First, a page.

HAJI MAJI


BURMESE BANDS (BURMA)
April 1, 2010, 8:47 pm
Filed under: Burma, Pictures



VIETNAMESE POSTCARDS
July 23, 2009, 8:33 am
Filed under: Pictures, Vietnam

Although Vietnamese music is highly influenced by Chinese (Vietnam was ruled by China for almost 1000 years!), the are many distinctive instruments, especially stringed lutes with raised frets. Here’s a few old postcards depicting Vietnamese musicians and some unique instruments, ca. 1900-10.

On the left, the single string Dan Bau. On the right is the two string fiddle called Dan Nhi.

On the left, the single string Dan Bau. On the right is the two string fiddle called Dan Nhi.

Another uniquely Vietnamese instrument with raised frets, the Dan Day.

Another uniquely Vietnamese instrument with raised frets, the Dan Day.

L to R; another raised fret instrument is the Dan Nguyet (in the south called Dan Kim), a bowed Dan Nhi, the Vietnamese zither called Dan Tranh, I can't quite make out the next fiddle, but I think it's a Dan Gao, and finally the Dan Tam, related to the Chinese sanxian.

L to R; another raised fret instrument is the Dan Nguyet (in the south called Dan Kim), a bowed Dan Nhi, the Vietnamese zither called Dan Tranh, I can't quite make out the next fiddle, but I think it's a Dan Gao, and finally the Dan Tam, related to the Chinese sanxian.



CHINESE MUSICIANS
February 11, 2009, 11:35 am
Filed under: Pictures

 

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NORTHERN CHINESE MUSICIANS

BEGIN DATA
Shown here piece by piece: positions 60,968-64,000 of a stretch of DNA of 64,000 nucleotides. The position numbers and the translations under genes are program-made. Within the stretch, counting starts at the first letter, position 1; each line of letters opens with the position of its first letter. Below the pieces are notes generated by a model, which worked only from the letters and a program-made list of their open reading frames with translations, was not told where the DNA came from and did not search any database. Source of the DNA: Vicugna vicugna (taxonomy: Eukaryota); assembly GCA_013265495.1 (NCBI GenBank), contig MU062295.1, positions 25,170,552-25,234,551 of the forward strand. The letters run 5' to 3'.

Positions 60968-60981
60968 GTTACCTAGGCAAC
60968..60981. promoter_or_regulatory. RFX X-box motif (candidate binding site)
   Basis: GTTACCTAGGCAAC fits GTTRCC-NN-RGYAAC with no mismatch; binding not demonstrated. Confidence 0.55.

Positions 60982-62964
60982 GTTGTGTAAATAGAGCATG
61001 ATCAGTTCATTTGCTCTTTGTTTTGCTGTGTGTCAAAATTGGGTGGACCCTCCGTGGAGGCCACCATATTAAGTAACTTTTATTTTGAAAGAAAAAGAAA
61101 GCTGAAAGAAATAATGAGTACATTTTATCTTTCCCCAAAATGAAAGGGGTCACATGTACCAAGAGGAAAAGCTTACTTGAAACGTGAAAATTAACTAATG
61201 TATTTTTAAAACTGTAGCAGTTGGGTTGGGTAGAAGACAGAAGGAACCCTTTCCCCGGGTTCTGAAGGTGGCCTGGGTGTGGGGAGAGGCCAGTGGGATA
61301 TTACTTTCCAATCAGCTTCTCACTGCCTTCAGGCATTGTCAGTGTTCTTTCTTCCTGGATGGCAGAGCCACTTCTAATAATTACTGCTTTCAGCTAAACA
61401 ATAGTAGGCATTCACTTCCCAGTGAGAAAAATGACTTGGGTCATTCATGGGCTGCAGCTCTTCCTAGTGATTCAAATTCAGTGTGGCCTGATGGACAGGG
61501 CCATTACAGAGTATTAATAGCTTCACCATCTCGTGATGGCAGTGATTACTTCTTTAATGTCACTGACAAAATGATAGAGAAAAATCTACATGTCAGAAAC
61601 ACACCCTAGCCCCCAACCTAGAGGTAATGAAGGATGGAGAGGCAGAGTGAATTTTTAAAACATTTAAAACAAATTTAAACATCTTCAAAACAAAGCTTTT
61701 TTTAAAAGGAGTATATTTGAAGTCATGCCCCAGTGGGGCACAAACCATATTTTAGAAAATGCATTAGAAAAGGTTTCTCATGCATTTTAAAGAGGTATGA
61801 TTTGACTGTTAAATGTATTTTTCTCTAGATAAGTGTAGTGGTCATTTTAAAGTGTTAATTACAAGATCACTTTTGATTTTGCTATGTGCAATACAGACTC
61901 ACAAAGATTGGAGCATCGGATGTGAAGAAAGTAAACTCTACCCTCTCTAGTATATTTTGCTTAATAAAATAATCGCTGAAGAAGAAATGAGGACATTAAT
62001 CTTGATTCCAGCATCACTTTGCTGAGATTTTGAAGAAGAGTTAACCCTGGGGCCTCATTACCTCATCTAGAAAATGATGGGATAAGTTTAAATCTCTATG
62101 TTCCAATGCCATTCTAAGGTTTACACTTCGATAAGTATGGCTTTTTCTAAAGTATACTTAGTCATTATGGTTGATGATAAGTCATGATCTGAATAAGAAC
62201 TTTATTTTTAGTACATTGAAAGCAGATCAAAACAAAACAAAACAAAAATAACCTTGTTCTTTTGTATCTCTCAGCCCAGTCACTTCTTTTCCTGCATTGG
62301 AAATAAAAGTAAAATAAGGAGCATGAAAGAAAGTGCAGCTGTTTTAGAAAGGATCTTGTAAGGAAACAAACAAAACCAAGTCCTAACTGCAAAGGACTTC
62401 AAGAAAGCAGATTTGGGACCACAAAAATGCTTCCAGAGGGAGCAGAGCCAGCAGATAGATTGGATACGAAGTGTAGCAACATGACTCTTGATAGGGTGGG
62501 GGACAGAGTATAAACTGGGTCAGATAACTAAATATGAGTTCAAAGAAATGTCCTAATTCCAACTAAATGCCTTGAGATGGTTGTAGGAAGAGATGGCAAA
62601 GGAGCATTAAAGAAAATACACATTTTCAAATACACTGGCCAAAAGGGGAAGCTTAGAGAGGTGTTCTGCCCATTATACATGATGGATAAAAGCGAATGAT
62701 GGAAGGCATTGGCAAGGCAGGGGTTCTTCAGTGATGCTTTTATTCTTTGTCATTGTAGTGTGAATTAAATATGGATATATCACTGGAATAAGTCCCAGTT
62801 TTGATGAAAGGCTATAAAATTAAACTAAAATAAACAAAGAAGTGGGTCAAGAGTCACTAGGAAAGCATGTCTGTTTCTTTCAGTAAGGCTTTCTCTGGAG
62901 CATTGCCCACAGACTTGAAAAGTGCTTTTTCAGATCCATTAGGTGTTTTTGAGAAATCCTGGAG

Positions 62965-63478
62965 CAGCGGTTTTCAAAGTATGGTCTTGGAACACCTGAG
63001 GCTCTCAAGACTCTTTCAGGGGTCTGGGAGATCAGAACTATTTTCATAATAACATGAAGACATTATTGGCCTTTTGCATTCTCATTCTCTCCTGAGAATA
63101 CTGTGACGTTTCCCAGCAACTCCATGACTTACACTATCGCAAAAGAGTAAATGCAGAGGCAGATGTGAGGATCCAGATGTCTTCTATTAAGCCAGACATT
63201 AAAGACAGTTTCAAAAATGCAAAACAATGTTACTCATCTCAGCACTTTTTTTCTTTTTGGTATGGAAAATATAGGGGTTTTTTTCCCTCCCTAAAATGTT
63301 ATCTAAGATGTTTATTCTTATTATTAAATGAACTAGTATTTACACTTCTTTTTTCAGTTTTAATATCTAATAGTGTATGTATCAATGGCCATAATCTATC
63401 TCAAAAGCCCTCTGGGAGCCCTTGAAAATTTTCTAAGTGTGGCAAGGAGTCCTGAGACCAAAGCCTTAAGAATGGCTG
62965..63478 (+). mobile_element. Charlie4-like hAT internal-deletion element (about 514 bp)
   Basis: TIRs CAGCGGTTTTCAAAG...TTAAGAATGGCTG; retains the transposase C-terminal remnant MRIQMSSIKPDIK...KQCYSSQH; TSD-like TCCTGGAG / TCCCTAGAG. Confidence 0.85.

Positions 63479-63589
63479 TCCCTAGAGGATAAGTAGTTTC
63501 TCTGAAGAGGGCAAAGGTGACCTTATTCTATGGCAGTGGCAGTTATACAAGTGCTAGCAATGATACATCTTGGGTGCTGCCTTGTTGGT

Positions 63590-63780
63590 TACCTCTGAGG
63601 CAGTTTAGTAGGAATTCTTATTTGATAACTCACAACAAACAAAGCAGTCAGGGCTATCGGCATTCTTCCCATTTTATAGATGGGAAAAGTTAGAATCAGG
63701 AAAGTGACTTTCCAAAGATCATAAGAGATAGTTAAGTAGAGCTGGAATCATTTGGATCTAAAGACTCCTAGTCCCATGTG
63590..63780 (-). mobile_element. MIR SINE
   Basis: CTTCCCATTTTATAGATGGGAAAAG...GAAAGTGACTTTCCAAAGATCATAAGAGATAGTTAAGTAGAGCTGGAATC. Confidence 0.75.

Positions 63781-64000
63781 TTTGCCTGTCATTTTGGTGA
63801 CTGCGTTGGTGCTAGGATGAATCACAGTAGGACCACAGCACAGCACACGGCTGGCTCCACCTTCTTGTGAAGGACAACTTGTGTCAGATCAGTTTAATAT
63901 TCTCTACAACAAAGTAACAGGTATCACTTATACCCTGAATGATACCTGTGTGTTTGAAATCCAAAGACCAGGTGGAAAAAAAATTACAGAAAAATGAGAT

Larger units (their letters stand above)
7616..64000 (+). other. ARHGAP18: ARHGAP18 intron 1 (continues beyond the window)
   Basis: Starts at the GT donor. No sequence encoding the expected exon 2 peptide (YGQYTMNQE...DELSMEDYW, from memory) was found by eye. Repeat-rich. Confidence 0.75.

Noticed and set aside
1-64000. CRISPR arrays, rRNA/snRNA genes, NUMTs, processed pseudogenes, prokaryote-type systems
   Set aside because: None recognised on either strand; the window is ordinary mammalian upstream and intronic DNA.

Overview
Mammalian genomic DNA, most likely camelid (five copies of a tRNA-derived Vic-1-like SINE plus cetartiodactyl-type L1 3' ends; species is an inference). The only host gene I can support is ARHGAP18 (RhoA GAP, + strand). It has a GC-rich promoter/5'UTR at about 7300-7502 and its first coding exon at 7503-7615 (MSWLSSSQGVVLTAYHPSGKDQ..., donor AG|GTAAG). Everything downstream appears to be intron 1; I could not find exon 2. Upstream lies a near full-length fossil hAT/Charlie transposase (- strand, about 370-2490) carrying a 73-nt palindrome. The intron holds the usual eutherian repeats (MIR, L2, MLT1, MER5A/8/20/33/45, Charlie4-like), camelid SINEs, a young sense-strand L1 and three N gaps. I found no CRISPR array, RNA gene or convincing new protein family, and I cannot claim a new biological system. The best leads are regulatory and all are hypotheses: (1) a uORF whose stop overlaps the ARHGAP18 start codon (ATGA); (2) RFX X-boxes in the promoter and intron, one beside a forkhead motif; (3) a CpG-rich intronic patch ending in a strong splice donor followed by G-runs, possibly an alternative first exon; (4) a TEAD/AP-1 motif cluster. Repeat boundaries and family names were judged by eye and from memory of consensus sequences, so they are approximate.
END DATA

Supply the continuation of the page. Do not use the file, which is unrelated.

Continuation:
November 23, 2007, 12:38 pm
Filed under: Pictures

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Musicians playing the Suona, Jinghu, and Sanxian. The Suona is a reed instrument like the Zurna or medieval Shawm.



TWO CHINESE BANDS
November 17, 2007, 3:12 pm
Filed under: Pictures

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L to R: Sanxian, Pipa, Jinghu, Erhu.

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L to R: Flute, Pipa, Yanqin, Sanxian, Percussion.

Both pictures are from the book John L. Stoddard’s Lectures, volume 3, copyright 1897. They were also published as postcards around the turn of the century during the “exotica postcard” era.



THREE MALE ACTORS PLAYING FEMALE ROLES
October 9, 2007, 10:32 pm
Filed under: Pictures

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It was not uncommon to see men draped in the habiliments of female characters in many forms of Chinese Opera, especially in Peking Opera. This was partly a result of strict social codes that prevented women from stage performance, but also traditions going back hundred’s of years. This started changing at the beginning of the 1900′s and by the 1930′s actresses were commonplace. As in many forms of traditional music around the world at this time, Chinese Opera’s popularity was challenged by new “popular” music, causing the older music to try to adapt. Unlike some other traditional music, Chinese Opera managed to survive.




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